Residents have won another battle in their fight to get to “the truth” over how a giant warehouse was permitted near their homes.
Blakelands Residents Association campaigners have been carrying out their own line-by-line detective work to see how a long list of planning conditions were left off a decision notice issued to developers.
That’s included requests under Freedom of Information law to find deleted emails involving key planning officers at Milton Keynes Council and a “backup failure” in attempts to recover them.
Now the Information Commissioner’s Office has ruled that the council used “irrelevant” arguments to prevent the details being revealed.
It has been given 35 days to respond or it may face a charge of contempt of court.
“Failure to comply may result in the commissioner making written certification of this fact to the High Court pursuant to section 54 of the Act and may be dealt with as a contempt of court,” says the letter dated August 11.
The council had blocked release of information by claiming it was the same as an earlier request for information.
But that had been for “pre-application advice” and “all correspondence between the council’s officers and the applicant and their agents in relation to this application.”
Saying “All of these arguments presented to the commissioner by the council are irrelevant,” the ICO said it “does not hold the same view as the council that the two requests are the same or substantially similar.”
A council spokesman said officers are taking legal advice.
A spokesman for Blakelands Residents Association said: “It is our view that this is another example where senior officers in the council have tried to hamper our search for the truth over the Blakelands warehouse.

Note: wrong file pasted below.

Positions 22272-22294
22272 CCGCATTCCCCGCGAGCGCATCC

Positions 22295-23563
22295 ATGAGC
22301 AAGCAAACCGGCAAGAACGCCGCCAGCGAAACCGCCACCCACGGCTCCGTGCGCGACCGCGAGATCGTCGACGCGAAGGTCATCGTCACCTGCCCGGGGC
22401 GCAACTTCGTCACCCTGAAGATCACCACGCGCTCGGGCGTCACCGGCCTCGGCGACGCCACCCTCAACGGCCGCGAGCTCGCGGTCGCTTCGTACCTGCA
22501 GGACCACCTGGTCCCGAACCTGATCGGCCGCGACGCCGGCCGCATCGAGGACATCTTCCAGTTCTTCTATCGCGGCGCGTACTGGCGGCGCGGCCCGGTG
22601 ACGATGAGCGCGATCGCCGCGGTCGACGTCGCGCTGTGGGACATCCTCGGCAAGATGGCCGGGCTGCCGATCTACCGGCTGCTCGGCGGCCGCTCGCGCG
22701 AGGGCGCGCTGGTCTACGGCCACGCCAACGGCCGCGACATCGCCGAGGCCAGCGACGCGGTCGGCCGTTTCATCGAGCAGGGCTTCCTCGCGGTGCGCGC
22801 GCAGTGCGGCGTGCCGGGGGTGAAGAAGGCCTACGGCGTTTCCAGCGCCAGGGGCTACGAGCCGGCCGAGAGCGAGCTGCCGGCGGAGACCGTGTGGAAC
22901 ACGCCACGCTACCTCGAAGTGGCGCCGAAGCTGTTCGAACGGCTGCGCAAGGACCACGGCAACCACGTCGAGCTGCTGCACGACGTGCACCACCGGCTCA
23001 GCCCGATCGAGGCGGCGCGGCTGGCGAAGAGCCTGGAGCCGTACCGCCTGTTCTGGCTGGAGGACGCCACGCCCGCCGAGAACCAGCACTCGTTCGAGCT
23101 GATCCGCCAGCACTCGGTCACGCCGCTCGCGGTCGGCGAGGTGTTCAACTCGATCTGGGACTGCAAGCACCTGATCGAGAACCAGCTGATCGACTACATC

“When we have put in requests for information under the Freedom of Information Act 2000, the council has repeatedly delayed or refused to response.
“We now hope the council will respond this request in accordance with the requirements by the Information Commissioner’s Office.”
The council is also facing the possibility of a police investigation over the issue after residents passed them a dossier.
This week a spokesperson for Thames Valley Police, confirmed: “An assessment is being conducted by the Economic Crime Unit to determine if an investigation is warranted.”
Local Conservative MPs have also stepped in and asked the Government to launch its own inquiry.
Meanwhile there is still no sign of a long delayed independent review into the saga.
A recent meeting was told that the cost of this will be capped at around £20,000 however long it takes Marc Dorfman to present it.
A council spokesman was asked if residents can have confidence that the Dorfman review will be “fully, openly and honestly considered by the council?” He said: “Yes. The council will consider and respond to the recommendations made following the completion of the review.”
A panel of senior council officers are also due to present their ideas to a meeting of the development control committee in September.